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JM | Oct 14, 2021

IGT Tech Camp shows model approach for IT learning in the Caribbean

/ Our Today

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Engaged in a few minutes of observation and discussion about the impact of the IGT Coding and Robotics Rock! Camp were: Technology Manager Rohan Williams (standing first left); General Manager Debbie Green (seated first left), both of International Game Technology–Jamaica, along with Software Developer Hugh Billings (standing second left), Senior Project Manager Kaodi McGaw and Director Dr Parris Lyew Ayee Jr of Mona GeoInformatics Institute.

Participants and stakeholders have hailed the IGT Coding and Robotics Rock! Camp as an appropriate model approach towards bridging the digital divide in education and filling the technological skills gap in the job market within the Caribbean. 

The camp, which was hosted in August through a partnership between International Game Technology (IGT) and Mona GeoInformatics Institute (MGI), saw 36 Caribbean youth being trained in coding and robotics over two weeks.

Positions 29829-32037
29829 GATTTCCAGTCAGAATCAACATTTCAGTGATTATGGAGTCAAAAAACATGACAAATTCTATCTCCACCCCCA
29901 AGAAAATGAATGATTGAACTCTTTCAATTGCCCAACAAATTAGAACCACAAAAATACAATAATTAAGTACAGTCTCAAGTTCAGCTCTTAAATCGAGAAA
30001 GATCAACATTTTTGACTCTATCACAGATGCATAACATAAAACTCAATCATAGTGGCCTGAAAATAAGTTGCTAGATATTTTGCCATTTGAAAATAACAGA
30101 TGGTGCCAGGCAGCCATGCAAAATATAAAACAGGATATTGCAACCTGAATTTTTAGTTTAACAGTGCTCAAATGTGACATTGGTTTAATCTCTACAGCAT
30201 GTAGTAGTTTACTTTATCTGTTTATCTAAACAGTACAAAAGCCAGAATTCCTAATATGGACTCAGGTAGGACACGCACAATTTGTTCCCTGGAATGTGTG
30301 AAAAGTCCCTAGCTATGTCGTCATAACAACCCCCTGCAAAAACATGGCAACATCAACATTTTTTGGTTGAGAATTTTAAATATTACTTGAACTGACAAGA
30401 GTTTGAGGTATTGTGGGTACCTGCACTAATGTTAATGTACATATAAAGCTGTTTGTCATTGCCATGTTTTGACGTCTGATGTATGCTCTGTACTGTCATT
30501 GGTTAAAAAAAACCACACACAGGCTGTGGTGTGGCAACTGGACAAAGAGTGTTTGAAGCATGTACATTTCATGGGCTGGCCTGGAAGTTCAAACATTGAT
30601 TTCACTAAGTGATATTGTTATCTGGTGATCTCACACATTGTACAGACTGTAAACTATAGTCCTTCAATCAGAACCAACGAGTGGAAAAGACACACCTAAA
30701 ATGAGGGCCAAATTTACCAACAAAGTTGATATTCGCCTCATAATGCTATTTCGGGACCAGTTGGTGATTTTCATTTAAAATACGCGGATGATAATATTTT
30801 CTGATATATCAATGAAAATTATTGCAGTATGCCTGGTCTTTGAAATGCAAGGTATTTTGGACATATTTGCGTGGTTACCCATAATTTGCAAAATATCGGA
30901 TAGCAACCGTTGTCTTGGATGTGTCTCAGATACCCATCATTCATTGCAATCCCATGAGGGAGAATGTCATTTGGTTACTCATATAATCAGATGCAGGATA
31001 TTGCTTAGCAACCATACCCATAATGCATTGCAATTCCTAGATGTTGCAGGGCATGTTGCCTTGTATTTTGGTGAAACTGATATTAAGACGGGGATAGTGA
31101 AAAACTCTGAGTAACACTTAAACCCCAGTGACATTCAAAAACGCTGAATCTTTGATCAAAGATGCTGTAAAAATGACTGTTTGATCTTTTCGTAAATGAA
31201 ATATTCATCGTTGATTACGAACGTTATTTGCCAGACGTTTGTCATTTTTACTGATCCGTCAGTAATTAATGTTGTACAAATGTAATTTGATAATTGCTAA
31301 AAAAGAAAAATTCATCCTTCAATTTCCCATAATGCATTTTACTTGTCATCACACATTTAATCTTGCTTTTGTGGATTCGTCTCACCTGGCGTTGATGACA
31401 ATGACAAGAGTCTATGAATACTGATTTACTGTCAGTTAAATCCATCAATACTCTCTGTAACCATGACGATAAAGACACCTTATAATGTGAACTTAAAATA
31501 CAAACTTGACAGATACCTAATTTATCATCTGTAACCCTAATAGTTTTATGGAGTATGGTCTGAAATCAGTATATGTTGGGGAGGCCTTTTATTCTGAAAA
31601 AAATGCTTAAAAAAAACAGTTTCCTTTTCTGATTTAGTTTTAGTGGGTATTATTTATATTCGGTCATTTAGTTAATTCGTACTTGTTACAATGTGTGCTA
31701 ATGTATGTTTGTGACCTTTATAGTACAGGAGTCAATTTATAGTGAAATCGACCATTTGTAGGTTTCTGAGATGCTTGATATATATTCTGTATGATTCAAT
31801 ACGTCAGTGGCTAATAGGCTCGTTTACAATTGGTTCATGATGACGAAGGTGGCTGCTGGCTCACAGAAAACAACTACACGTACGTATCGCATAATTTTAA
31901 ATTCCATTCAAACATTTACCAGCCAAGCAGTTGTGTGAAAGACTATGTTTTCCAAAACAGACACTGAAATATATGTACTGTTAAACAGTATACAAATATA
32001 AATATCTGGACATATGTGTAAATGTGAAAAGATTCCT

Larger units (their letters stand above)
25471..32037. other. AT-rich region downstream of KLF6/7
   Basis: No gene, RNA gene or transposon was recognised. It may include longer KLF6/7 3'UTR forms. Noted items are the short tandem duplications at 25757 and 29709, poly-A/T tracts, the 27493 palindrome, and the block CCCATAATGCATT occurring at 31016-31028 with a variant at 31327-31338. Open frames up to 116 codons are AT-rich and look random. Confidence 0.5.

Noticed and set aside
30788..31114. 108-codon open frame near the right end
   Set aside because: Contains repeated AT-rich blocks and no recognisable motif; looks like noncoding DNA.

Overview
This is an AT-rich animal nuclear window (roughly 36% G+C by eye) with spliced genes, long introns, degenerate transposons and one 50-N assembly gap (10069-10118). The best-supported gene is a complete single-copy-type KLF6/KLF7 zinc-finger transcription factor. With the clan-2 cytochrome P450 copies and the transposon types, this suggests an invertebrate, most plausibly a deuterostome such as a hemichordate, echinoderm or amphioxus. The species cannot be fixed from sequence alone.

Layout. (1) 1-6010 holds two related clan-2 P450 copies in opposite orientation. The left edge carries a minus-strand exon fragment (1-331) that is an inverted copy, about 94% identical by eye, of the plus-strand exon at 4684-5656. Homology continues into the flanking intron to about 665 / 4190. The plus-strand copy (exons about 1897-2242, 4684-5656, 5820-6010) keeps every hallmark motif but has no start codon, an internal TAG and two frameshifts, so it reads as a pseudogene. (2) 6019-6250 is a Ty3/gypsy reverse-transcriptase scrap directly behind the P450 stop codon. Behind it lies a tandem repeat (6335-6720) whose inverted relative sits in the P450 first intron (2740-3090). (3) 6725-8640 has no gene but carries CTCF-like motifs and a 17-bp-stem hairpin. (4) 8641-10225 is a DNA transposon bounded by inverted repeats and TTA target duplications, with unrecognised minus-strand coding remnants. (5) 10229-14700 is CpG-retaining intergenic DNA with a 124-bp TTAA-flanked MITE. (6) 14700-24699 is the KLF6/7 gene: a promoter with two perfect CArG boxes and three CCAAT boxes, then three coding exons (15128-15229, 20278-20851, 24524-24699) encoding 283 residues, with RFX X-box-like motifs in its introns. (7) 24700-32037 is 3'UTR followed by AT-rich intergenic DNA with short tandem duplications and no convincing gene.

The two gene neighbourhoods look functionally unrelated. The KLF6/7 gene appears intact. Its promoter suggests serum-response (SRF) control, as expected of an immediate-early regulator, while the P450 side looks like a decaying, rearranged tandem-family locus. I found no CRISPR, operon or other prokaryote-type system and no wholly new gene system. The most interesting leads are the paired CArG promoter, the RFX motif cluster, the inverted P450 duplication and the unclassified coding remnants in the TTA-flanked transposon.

Commenting on the findings of the camp, Brendan Hames, regional director of IGT Caribbean, said calls for more of the virtual tech camp have grown louder from students and supervisors of the IGT After School Advantage (ASA) Programme across the Caribbean.

“The responses from students in our ASA centres have been overwhelming. Those who participated want more and those who were not a part of this pilot programme have signaled great interest to be included next time,” Hames said.

IGT TASKED WITH EXPANDING VIRTUAL TRAINING

The 36 youngsters who participated in the pilot programme were from Barbados, Jamaica, St Kitts & Nevis, St Maarten and Trinidad & Tobago.

IGT is now tasked with the duty of expanding the virtual training to all beneficiaries at its 38 ASA computer centres throughout the English-speaking Caribbean.

Hames noted that there is the need for more advanced information & technology (IT) education for Caribbean youth, especially those from socially and financially challenged backgrounds.

“The common feedback from our ASA supervisors is that the tech camp provided students with valuable IT skills which have the potential to address the huge disparity in IT education and virtual learning between students from the Caribbean and those from first-world territories,” he said.

“Many youths in the region are far behind in basic computer literacy. There are socio-economic variables that account for this, and it has also set the region’s youth at a disadvantage in the learning and employment arenas. The IGT ASA programme was established to tackle the issue of the digital divide among youth. This latest initiative has become a manifest necessity in the region especially now that the pandemic has left educators and students resorting to virtual learning.”